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Islamic State ‘Beatle’ guilty of all charges in US hostage deaths

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From left, Kayla Mueller, James Foley, Peter Kassig and Steven Sotloff./AFP
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Apr 15, 2022 - 05:37 AM

ALEXANDRIA, UNITED STATES — El Shafee Elsheikh, a member of the notorious Islamic State kidnap-and-murder cell known as the “Beatles,” was found guilty of all charges on Thursday in the deaths of four American hostages in Syria.

A jury convicted Elsheikh, 33, a former British national, of all eight counts after a two-week trial, the most significant prosecution of an IS member in the United States.

Elsheikh was charged with hostage-taking, conspiracy to murder US citizens — journalists James Foley and Steven Sotloff and aid workers Peter Kassig and Kayla Mueller — and supporting a terrorist organization.

The 12-person jury deliberated for around six hours before delivering the verdict in US District Court.

Elsheikh did not display any visible reaction as the guilty findings were read but several members of the families of the slain American hostages who were in the public gallery dabbed at their eyes.

Elsheikh and another former “Beatle,” Alexanda Amon Kotey, 38, were captured by a Kurdish militia in Syria in January 2018 and handed over to US forces in Iraq.

They were flown to the United States to face trial. Kotey pleaded guilty in September 2021 and is facing life in prison.

Elsheikh, who was stripped of his citizenship by Britain, also faces a potential life sentence following his conviction.

Elsheikh’s defense attorney, Nina Ginsberg, had argued that while Elsheikh may indeed have been an IS fighter, prosecutors had not proved he actually was a “Beatle.”

Ginsberg said the “Beatles” were responsible for “brutal” and “loathsome” acts but insisted Elsheikh was not one of them.

Besides the deaths of the American hostages, Elsheikh and the other “Beatles” are suspected of involvement in the kidnapping in Syria of some 20 other journalists and relief workers from Europe, Russia and Japan.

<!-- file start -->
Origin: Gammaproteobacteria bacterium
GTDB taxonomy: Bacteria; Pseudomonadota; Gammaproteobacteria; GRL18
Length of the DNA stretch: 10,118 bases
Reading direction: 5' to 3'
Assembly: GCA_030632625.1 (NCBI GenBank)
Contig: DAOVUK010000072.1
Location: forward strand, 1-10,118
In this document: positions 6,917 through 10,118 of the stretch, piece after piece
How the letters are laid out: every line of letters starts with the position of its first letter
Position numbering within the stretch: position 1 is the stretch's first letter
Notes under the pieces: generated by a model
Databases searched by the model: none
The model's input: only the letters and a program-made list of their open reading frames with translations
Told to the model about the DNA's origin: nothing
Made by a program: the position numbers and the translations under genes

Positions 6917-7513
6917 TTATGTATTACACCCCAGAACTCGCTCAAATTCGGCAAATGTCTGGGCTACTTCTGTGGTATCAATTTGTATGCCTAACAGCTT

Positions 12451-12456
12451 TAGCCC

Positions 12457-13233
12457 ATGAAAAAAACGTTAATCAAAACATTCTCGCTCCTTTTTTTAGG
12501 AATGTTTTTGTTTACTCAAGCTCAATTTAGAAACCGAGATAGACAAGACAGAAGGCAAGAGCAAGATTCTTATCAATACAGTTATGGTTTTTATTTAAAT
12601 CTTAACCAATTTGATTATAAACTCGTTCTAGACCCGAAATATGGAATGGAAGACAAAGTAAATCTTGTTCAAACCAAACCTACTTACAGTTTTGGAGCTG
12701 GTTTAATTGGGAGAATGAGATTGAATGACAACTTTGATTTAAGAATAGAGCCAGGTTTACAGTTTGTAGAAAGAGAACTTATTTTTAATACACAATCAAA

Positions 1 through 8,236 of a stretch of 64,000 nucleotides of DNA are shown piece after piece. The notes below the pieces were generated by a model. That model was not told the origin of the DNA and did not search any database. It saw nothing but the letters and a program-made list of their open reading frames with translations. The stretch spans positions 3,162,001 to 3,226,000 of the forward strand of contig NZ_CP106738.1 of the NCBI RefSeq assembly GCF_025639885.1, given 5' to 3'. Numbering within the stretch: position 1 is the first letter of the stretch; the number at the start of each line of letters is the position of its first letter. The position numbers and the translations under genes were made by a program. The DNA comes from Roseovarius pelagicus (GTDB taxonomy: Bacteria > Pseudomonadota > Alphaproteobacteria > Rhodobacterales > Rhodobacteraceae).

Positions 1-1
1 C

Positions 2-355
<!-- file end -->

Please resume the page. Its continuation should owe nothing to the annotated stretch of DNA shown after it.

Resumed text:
During the trial, prosecutors played media interviews for the jury during which Elsheikh described his interactions with the hostages.

In the interviews, Elsheikh admitted taking email addresses and proof of life questions from the hostages and to even physically beating them.

Ginsberg said Elsheikh was a “broken man” at that time and only made the admissions to avoid being sent to Iraq, where he would have faced a summary trial and execution.

He wanted to be sent to Britain or the United States “where he could get a fair trial,” she said.

‘Brutal legacy’ 

Nicolas Henin, a former French hostage who testified at the trial to his harrowing treatment in captivity, said following the verdict that he was “grateful to the American justice system for having organized this trial.”

“A terrorist crime opens a gaping wound in a society,” Henin said. “Only justice can bring closure to such a monstrous chapter.”

“It does not bring back the dead, it does not heal all the pain, but it soothes,” he said.

Foley, Sotloff and Kassig were beheaded by “Beatle” Mohamed Emwazi, known as “Jihadi John,” and videos of their deaths were released by IS for propaganda purposes.

Mueller was initially held by the “Beatles” but then was turned over to IS leader Abu Bakr al-Baghdadi, who reportedly raped her repeatedly.

IS announced Mueller’s death in February 2015 and said she was killed in a Jordanian airstrike, a claim that was disputed by US authorities.

Baghdadi died during a US special forces raid in 2019. Emwazi was killed by a US drone in Syria in 2015.

In his closing argument, prosecutor Raj Parekh told the jury the government had proved that Elsheikh, Kotey and Emwazi “grew up together, radicalized together, fought as high-ranking IS fighters together and tortured and terrorized hostages together.”

“What these horrific crimes left behind is a legacy of brutal killings and shattered families,” he said.

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